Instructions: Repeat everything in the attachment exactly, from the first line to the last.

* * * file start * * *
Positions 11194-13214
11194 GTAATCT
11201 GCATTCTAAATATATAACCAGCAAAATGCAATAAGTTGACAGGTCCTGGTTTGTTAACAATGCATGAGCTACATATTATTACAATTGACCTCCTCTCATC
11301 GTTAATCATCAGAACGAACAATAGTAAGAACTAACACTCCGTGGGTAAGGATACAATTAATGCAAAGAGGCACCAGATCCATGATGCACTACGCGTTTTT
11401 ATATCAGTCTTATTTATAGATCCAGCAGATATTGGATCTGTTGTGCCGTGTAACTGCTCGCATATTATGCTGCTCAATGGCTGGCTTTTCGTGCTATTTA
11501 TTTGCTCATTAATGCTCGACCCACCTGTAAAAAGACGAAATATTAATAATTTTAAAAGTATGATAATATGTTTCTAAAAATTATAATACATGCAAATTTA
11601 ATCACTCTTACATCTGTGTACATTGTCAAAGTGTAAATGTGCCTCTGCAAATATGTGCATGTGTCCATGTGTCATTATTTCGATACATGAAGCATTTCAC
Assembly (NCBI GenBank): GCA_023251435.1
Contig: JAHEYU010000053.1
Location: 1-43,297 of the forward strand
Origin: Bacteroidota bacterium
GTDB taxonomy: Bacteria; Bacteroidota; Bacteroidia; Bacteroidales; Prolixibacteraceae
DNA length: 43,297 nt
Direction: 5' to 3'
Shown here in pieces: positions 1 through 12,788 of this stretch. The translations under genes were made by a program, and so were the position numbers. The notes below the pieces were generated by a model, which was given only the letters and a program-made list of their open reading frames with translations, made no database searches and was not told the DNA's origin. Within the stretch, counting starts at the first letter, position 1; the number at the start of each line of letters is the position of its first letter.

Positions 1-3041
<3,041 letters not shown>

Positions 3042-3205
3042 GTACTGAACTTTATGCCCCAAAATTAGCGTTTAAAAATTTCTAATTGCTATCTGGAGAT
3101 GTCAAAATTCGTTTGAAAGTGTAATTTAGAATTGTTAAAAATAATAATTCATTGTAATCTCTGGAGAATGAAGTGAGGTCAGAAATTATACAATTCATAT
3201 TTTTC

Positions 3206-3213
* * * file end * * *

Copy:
Positions 11194-13214
11194 GTAATCT
11201 GCATTCTAAATATATAACCAGCAAAATGCAATAAGTTGACAGGTCCTGGTTTGTTAACAATGCATGAGCTACATATTATTACAATTGACCTCCTCTCATC
11301 GTTAATCATCAGAACGAACAATAGTAAGAACTAACACTCCGTGGGTAAGGATACAATTAATGCAAAGAGGCACCAGATCCATGATGCACTACGCGTTTTT
11401 ATATCAGTCTTATTTATAGATCCAGCAGATATTGGATCTGTTGTGCCGTGTAACTGCTCGCATATTATGCTGCTCAATGGCTGGCTTTTCGTGCTATTTA
11501 TTTGCTCATTAATGCTCGACCCACCTGTAAAAAGACGAAATATTAATAATTTTAAAAGTATGATAATATGTTTCTAAAAATTATAATACATGCAAATTTA
11601 ATCACTCTTACATCTGTGTACATTGTCAAAGTGTAAATGTGCCTCTGCAAATATGTGCATGTGTCCATGTGTCATTATTTCGATACATGAAGCATTTCAC
Assembly (NCBI GenBank): GCA_023251435.1
Contig: JAHEYU010000053.1
Location: 1-43,297 of the forward strand
Origin: Bacteroidota bacterium
GTDB taxonomy: Bacteria; Bacteroidota; Bacteroidia; Bacteroidales; Prolixibacteraceae
DNA length: 43,297 nt
Direction: 5' to 3'
Shown here in pieces: positions 1 through 12,788 of this stretch. The translations under genes were made by a program, and so were the position numbers. The notes below the pieces were generated by a model, which was given only the letters and a program-made list of their open reading frames with translations, made no database searches and was not told the DNA's origin. Within the stretch, counting starts at the first letter, position 1; the number at the start of each line of letters is the position of its first letter.

Positions 1-3041
<3,041 letters not shown>

Positions 3042-3205
3042 GTACTGAACTTTATGCCCCAAAATTAGCGTTTAAAAATTTCTAATTGCTATCTGGAGAT
3101 GTCAAAATTCGTTTGAAAGTGTAATTTAGAATTGTTAAAAATAATAATTCATTGTAATCTCTGGAGAATGAAGTGAGGTCAGAAATTATACAATTCATAT
3201 TTTTC

Positions 3206-3213